Bispham

BISPHAM, a township, in the ecclesiastical district of Mawdesley, parish of Croston, union of Ormskirk, hundred of Leyland, N. division of the county of Lancaster, 6½ miles (N. E. by E.) from Ormskirk; containing 306 inhabitants. This is a richly cultivated district, situated near the Douglas river, and opposite to Burscough; it comprises 413 acres, of which 262 are pasture, and 151 arable. The Stanleys, earls of Derby, have long possessed what is called the lordship, but it is merely a fictitious manor: the Hall, a plain stone building, erected in the 16th century, is the property of Lord Skelmersdale. The tithes have been commuted for £147. 10. payable to the rector of Chorley, and £20 to the rector and vicar of Croston. A free grammar school here, founded by Richard Durning in 1692, is endowed with an estate producing about £150 per annum. Peter Lathom, of this place, in 1700, left property, now producing £340 per year, to bind apprentices, and to the poor of Bispham, in common with Mawdesley, Ormskirk, Rufford, Newburgh, Burscough, and Dalton.

Bistern, with Bartley

BISTERN, with Bartley, a tything, in the parish of Eling, hundred of Redbridge, Romsey and S. divisions of the county of Southampton; containing 91 inhabitants.

Bistern-Closes

BISTERN-CLOSES, a district, in the parish and hundred of Ringwood, Ringwood and S. divisions of the county of Southampton, 3 miles (S.) from the town of Ringwood; containing, with the tything of Bistern with Crow, 562 inhabitants. This place is situated on the road to Christchurch, and on the river Avon, which abounds with excellent trout, grayling, and other fish. The old chapel formerly attached to the House here was taken down many years since, and a church has been erected at an expense of £1000, on a site given by J. Miles, Esq.: the living is a curacy, in the patronage of the vicar of Ringwood. There are several barrows, and some remains of a Roman encampment.

Bitchfield (St. Mary Magdalene)

BITCHFIELD (St. Mary Magdalene), a parish, in the union of Grantham, wapentake of Beltisloe, parts of Kesteven, county of Lincoln, 3¼ miles (N. by W.) from Corby, and 8 (S. E. by S.) from Grantham; comprising about 1360 acres, and containing 160 inhabitants. The living is a discharged vicarage, valued in the king's books at £5. 11. 5½.; net income, £134; patron and appropriator, the Bishop of Lincoln; there are about 5 acres of glebe. The church was consecrated and endowed by Hugh de Wells, who presided over the diocese from the year 1209 to 1234. There are some remains of a Roman encampment.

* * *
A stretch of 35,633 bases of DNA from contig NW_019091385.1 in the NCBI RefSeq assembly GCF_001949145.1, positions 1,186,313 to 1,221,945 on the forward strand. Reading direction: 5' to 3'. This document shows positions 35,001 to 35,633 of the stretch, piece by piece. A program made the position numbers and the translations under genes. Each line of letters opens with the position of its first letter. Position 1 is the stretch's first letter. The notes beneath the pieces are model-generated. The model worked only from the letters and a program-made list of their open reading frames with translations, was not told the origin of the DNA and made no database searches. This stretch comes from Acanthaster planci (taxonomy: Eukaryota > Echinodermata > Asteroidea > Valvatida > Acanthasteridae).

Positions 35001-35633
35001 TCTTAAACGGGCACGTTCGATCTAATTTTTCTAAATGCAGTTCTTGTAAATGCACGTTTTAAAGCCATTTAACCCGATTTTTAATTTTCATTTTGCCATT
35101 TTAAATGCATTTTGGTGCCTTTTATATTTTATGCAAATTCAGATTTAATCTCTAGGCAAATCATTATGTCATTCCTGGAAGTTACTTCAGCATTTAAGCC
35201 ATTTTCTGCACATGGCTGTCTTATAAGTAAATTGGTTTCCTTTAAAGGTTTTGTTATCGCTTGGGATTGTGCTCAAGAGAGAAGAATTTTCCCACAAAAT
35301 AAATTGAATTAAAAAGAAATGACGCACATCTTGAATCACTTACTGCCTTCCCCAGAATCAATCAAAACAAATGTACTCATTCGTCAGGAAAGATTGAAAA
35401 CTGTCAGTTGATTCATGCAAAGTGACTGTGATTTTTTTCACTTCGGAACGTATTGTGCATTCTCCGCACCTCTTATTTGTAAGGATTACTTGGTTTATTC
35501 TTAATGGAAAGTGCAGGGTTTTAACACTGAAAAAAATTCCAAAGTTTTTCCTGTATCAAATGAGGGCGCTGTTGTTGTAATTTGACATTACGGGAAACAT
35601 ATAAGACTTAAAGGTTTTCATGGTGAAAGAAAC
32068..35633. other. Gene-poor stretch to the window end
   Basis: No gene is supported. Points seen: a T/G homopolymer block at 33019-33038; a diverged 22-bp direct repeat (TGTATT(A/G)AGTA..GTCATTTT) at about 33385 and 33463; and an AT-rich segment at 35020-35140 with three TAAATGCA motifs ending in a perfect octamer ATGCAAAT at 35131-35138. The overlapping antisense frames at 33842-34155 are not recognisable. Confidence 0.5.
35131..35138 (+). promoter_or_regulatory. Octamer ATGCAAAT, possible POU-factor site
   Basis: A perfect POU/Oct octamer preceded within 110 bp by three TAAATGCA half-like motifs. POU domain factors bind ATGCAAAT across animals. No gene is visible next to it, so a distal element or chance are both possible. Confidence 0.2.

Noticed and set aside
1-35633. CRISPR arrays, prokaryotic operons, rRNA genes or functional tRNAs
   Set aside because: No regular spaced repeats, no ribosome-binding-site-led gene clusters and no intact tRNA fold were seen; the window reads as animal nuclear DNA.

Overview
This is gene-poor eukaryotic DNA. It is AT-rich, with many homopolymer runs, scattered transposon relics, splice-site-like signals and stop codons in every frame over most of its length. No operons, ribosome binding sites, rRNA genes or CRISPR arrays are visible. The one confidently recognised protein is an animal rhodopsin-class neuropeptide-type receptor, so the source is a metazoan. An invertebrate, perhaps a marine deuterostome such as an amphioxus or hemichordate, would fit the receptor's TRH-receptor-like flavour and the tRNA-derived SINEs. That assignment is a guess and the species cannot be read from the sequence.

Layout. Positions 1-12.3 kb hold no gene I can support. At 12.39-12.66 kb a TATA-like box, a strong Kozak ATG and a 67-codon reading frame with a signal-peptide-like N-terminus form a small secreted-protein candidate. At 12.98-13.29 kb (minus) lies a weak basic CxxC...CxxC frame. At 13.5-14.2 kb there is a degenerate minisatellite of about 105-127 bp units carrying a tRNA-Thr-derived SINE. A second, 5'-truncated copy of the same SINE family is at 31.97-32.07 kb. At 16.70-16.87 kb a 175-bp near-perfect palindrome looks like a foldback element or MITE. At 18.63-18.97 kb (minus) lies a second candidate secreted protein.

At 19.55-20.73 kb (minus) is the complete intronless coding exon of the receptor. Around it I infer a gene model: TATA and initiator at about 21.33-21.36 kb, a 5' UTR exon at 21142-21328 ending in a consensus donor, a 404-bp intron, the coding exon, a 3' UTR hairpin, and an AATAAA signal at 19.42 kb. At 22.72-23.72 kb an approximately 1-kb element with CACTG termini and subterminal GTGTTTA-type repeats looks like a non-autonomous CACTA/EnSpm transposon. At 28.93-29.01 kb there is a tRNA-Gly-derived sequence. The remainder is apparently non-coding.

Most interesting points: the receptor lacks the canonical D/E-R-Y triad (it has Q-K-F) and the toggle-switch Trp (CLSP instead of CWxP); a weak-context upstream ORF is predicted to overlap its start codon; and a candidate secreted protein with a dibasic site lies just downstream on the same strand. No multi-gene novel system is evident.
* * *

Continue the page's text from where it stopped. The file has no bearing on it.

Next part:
Bitchfield

BITCHFIELD, a township, in the parish of Stamfordham, union of Castle ward, N. E. division of Tindale ward, S. division of Northumberland, 13 miles (N. W.) from Newcastle-upon-Tyne; containing 36 inhabitants. The township comprises 717a. 9p. The tithes have been commuted for £18. 14. 4., of which £18. 4. 3. are payable to the vicar. The remains of an old castle formerly belonging to the Fenwicks are now used as a farmhouse.

Bittadon (St. Peter)

BITTADON (St. Peter), a parish, in the union of Barnstaple, hundred of Braunton, Braunton and N. divisions of Devon, 6¼ miles (N. by W.) from Barnstaple; containing 78 inhabitants. It comprises about 1000 acres, and is situated on the road from Barnstaple to Ilfracombe; the soil is light, and the principal part of the land being high and exposed, it is much used for summer pasture. The living is a discharged rectory, valued in the king's books at £5. 2. 8½., and in the patronage of W. A. Yeo, Esq.: the tithes have been commuted for £73, and there are 23 acres of glebe. The church is very small, with a low turret.

Bittering, Little (St. Peter)

BITTERING, LITTLE (St. Peter), a parish, in the union of Mitford and Launditch, hundred of Launditch, W. division of Norfolk, 5 miles (N. W.) from East Dereham; containing 18 inhabitants. It comprises 398a. 2r., of which 289 acres are arable, 96 pasture, and 17 plantation and heath. The living is a discharged rectory, valued in the king's books at £2. 13. 6½., and in the patronage of the Dover family: the tithes have been commuted for £70, and there are nearly 45 acres of glebe. The church is in the early English style; the font is Norman.

Bitterley (St. Mary)

BITTERLEY (ST. MARY), a parish, in the union of Ludlow, partly in the hundred of Munslow, but chiefly in the hundred of Overs, S. division of Salop, 4½ miles (E. N. E.) from Ludlow; containing, with the townships of Cleeton, Henley, Hill-upon-Cot, Middleton, and Snitton, 1098 inhabitants, of whom 204 are in Bitterley township. The parish comprises 6587a. 3r., of which 256 acres are common or waste, and is situated on the road from Ludlow to Birmingham: there are quarries of stone for rough building, and extensive coal-mines; and ironstone is found. The living is a rectory, with the chapelry of Middleton, valued in the king's books at £18. 6. 3., and in the patronage of the Rev. C. Walcot: the tithes have been commuted for £740, and there are 57 acres of glebe, with a residence. The parochial church is an ancient edifice. There is a place of worship for dissenters. John Newborough, in 1712, gave £400, with which land was purchased now producing £36 per annum, towards the support of a free school.

Bittern

BITTERN, an ecclesiastical district, in the parish and union of South Stoneham, hundred of Mansbridge, Southampton and S. divisions of the county of Southampton, 2 miles (N. E.) from Southampton; containing 881 inhabitants. This place is identified by most antiquaries with the Roman station Clausentum, and various relics of Roman times have been found on the spot. A church was erected in 1838, at an expense of £2000, raised by subscription, aided by a grant of £300 from the Incorporated Society; it is a handsome edifice in the later English style, situated on an eminence.

Bitterscote